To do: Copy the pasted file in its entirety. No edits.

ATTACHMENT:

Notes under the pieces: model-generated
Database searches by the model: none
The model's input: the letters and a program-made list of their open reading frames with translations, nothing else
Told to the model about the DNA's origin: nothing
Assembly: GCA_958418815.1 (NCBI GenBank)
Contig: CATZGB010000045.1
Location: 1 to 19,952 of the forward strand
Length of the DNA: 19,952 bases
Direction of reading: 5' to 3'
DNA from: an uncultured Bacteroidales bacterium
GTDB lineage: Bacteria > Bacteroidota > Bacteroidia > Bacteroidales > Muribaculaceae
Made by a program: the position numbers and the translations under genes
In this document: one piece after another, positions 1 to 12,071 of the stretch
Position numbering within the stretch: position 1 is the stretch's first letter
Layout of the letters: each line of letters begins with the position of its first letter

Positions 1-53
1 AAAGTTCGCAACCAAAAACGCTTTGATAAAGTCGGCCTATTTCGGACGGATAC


Notes under the pieces: model-generated
Database searches by the model: none
The model's input: the letters and a program-made list of their open reading frames with translations, nothing else
Told to the model about the DNA's origin: nothing
Assembly: GCA_958418815.1 (NCBI GenBank)
Contig: CATZGB010000045.1
Location: 1 to 19,952 of the forward strand
Length of the DNA: 19,952 bases
Direction of reading: 5' to 3'
DNA from: an uncultured Bacteroidales bacterium
GTDB lineage: Bacteria > Bacteroidota > Bacteroidia > Bacteroidales > Muribaculaceae
Made by a program: the position numbers and the translations under genes
In this document: one piece after another, positions 1 to 12,071 of the stretch
Position numbering within the stretch: position 1 is the stretch's first letter
Layout of the letters: each line of letters begins with the position of its first letter

Positions 1-53
1 AAAGTTCGCAACCAAAAACGCTTTGATAAAGTCGGCCTATTTCGGACGGATAC